Submitted to: Meeting Abstract
Publication Type: Abstract only
Publication Acceptance Date: 8/28/2007
Publication Date: 8/29/2007
Citation: Zuelke, K.A., An Overview of the Design, Construction, and Operational Management of the US Department of Agriculture National Centers for Animal Health [abstract]. China Veterinary Biosafety Conference. Interpretive Summary:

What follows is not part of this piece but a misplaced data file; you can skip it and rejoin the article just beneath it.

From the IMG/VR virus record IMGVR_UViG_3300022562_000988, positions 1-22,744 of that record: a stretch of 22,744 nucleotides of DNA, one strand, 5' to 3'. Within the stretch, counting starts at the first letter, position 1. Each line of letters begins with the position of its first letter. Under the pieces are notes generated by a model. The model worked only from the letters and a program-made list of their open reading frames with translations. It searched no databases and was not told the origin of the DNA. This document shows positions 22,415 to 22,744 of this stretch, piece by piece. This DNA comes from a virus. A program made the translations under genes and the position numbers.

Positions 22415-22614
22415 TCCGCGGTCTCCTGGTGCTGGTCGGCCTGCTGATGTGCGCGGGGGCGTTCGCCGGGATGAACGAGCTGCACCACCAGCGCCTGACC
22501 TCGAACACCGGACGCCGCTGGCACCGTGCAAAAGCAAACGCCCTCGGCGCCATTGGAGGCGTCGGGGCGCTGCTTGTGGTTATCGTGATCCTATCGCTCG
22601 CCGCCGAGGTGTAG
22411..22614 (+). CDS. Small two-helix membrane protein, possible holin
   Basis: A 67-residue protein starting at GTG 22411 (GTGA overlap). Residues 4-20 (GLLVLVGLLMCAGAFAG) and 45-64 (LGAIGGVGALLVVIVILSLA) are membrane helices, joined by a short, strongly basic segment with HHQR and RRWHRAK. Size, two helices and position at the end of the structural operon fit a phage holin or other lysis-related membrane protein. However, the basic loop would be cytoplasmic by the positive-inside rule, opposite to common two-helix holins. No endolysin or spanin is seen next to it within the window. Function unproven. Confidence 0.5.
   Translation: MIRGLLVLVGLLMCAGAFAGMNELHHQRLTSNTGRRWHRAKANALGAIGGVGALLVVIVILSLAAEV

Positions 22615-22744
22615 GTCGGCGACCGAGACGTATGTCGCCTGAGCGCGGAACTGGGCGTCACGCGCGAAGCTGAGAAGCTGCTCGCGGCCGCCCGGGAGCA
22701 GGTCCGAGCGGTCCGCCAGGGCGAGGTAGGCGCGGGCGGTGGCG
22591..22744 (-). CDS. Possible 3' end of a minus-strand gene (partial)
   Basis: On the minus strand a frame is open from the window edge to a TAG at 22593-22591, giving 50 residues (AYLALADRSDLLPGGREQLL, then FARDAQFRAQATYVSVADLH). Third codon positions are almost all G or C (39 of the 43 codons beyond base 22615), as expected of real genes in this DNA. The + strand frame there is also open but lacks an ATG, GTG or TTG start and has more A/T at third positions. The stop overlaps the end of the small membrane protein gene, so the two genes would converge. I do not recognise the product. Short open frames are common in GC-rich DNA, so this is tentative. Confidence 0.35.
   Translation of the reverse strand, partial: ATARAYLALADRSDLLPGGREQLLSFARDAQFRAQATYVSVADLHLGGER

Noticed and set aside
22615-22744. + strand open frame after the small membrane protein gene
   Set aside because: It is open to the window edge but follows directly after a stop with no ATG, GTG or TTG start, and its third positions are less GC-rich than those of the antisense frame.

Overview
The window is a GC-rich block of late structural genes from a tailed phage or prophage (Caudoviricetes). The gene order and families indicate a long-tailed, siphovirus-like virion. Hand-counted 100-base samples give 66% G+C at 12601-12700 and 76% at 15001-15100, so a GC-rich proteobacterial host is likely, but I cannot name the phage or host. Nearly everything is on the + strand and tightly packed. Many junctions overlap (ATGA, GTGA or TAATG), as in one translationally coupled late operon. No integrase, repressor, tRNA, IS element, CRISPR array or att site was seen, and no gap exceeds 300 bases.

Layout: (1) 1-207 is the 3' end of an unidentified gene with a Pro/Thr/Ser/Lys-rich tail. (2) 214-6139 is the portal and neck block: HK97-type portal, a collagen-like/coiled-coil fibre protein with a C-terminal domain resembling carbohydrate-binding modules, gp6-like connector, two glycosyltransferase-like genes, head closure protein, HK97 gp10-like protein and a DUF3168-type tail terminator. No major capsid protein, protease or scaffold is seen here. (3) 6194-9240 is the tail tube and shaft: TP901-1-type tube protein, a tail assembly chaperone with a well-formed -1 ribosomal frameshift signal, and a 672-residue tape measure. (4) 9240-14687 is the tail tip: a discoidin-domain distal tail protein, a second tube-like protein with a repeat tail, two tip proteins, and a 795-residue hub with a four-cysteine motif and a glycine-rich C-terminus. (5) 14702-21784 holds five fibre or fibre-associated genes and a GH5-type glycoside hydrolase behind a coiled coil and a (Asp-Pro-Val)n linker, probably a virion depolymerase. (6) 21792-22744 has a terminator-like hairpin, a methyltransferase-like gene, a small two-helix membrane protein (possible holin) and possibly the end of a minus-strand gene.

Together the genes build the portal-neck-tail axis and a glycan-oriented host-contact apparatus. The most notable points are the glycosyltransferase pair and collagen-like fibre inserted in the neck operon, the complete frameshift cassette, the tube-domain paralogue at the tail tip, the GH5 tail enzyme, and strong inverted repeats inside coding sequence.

Technical Abstract: World-wide interest and demand for high containment, biosecure facilities for veterinary medicine and animal health research is increasing. This demand has been spurred on in part by the recent emergence of potential zoonotic pathogens such as Avian Influenza, West Nile Virus, and Tuberculosis, among others. Increased global mobility of livestock and people heightens the potential for emerging livestock diseases to rapidly spread and become established with potentially dire economic consequences. A global network of biosecure research and diagnostic facilities is required to support the disease challenge and diagnostic studies that can lead to increased understanding of pathogenesis mechanisms, new diagnostic tools, and control strategies to counteract these emerging disease threats. High containment, biosecure veterinary diagnostics and animal health research facilities require highly specialized design and construction features. For example, the primary bio-containment barrier for challenge studies with large livestock species such as cattle is typically the animal room itself. Therefore, the walls and surfaces of these individual animal rooms must be designed and constructed to operate at negative pressures, to provide a biosecure and safe working environment for animals and employees, and to be impervious to pathogenic agents and repetitive exposure to cleaning and decontamination procedures. In addition, sophisticated air and waste handling engineering and operational control systems are required to assure that all animal wastes and exhaust air are decontaminated before exiting the building. Since the specific purpose and application of each of these facilities is unique to the end-users, they often employ one-of-kind design and construction features that are customized to each facility. In addition to their unique design features, high-containment animal health facilities are challenging to manage and operate. Research investigating potentially high-consequence pathogens naturally garners a high level of public interest and scrutiny and mandates that communication plans and community awareness programs are developed and implemented. Employee safety and health is of paramount importance and necessitates developing and managing extensive and detailed work practices and standard operating procedures to assure worker safety and health are maintained. Sophisticated waste treatment and air handling systems require initial commissioning and then ongoing testing and certification of their operational integrity. Operating and testing of these mechanical systems requires employing and training a highly skilled engineering and biosafety support workforce. Thus, not only are these high-containment animal health facilities expensive to design and construct, but they are also challenging and very expensive to manage and operate. The Unites States Department of Agriculture (USDA) is currently completing an extensive modernization and reconstruction of its animal health research, diagnostic and veterinary product testing facilities in Ames, Iowa. This US$460M project represents the largest construction program ever undertaken in the history of the USDA. These modernized facilities will ultimately comprise the USDA ARS National Animal Disease Center, the USDA APHIS National Veterinary Services Laboratories, and the USDA APHIS Center for Veterinary Biologics. These modernized facilities are now becoming operational. This overview presentation will provide examples of specific challenges encountered during the design, construction, and initial operation of the new USDA Ames facilities. An objective of this overview is to share lessons learned and establish and promote ongoing communication amongst the network of professionals who operate veterinary biosafety facilities worldwide.